What a ride! The cousins Otto and Sheed are back again for some high stakes action in Lamar Giles’ The Last Mirror on the Left, the fabulous sequel to his The Last Last Day of Summer. In this one, Missus Nedraw remembers the boys saving the town of Fry in Logan County in the last installment. Unfortunately she also remembers what they did to save it. It seems Otto and Sheed made quite a mess of things when they borrowed one of Missus Nedraw’s mirrors from her emporium without asking. Her not-so-normal emporium houses dangerous criminals and it seems they also let the most dangerous of all criminal and his gang go free.
Overall, I really liked this middle grade adventure. It has the mystery and adventure that most upper elementary and middle school kids will thoroughly enjoy with diverse characters that are needed. I would love to see Otto and Sheed in a streaming series one day. The books read like an episode arc of Doctor Who or Star Trek from my youth with an interesting spin.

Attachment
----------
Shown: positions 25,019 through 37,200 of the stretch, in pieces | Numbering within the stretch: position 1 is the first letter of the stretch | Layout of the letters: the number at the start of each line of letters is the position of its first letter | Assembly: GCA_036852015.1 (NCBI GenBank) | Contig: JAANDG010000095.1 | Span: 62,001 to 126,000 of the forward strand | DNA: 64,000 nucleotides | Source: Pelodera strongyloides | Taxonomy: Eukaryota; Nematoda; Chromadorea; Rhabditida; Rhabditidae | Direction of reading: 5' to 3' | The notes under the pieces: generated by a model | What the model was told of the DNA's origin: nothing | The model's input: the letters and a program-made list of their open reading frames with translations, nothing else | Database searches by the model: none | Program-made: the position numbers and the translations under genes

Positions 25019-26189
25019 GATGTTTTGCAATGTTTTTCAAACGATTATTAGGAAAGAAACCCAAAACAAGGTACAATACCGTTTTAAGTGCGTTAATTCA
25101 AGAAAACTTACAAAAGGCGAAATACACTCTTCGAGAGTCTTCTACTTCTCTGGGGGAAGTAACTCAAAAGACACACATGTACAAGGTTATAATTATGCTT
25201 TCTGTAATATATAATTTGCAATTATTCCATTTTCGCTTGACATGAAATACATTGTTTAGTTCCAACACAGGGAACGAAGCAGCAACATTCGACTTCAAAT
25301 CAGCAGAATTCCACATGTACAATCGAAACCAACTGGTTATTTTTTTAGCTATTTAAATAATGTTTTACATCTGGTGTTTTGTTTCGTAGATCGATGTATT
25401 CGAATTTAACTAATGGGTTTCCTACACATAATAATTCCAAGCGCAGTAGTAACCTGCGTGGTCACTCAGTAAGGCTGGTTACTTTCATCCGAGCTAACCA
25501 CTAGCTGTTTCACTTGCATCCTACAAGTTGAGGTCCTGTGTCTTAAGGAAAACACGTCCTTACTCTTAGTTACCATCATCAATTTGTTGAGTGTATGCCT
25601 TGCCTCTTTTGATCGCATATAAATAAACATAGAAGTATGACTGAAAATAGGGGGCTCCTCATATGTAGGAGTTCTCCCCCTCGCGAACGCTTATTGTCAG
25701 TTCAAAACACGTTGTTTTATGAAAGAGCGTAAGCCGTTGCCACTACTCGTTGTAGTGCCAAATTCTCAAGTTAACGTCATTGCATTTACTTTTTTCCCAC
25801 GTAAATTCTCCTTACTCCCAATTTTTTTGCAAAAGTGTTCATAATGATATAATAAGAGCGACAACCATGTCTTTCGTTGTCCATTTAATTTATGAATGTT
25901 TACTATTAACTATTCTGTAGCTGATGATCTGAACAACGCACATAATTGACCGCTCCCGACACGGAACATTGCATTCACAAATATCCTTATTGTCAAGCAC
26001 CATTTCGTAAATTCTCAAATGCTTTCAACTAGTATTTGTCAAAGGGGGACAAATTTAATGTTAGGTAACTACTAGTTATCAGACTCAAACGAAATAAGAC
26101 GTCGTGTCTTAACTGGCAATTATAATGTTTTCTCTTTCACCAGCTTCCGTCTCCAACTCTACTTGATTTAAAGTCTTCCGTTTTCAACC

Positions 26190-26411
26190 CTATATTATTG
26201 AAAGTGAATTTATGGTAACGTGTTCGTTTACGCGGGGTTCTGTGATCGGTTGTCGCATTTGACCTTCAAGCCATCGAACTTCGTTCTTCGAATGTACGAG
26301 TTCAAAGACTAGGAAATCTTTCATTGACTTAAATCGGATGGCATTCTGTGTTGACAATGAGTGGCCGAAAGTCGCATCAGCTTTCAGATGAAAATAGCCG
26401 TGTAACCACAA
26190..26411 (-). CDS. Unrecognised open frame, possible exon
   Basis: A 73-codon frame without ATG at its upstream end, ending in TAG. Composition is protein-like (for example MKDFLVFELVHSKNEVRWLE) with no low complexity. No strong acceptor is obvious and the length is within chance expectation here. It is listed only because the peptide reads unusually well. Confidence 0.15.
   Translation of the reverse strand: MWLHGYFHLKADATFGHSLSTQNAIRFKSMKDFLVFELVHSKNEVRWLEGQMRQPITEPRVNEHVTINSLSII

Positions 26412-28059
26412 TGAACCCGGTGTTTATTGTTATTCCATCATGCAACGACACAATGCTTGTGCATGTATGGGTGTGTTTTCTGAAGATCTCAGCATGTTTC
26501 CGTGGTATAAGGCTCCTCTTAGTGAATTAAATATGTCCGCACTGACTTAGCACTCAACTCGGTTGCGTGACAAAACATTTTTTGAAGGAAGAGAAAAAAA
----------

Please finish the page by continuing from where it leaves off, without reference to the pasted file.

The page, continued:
At first glance this may seem like fun fluff for middle grade readers, and it is fun and hilarious. However, the serious themes of freedom and of crime and punishment can spark interesting conversations in the classroom. Who can decide on laws and what happens when punishments do not fit the crime? How can absolute power corrupt? I applaud Mr. Giles for bringing these important issues to the minds of young people.
Teachers, this is an excellent addition to your classroom library. Steer your students directly to Sheed and Otto’s engaging series. Hopefully we see more of these two soon, and I would like to see more of Wiki and Leen in particular! (Spin-off?)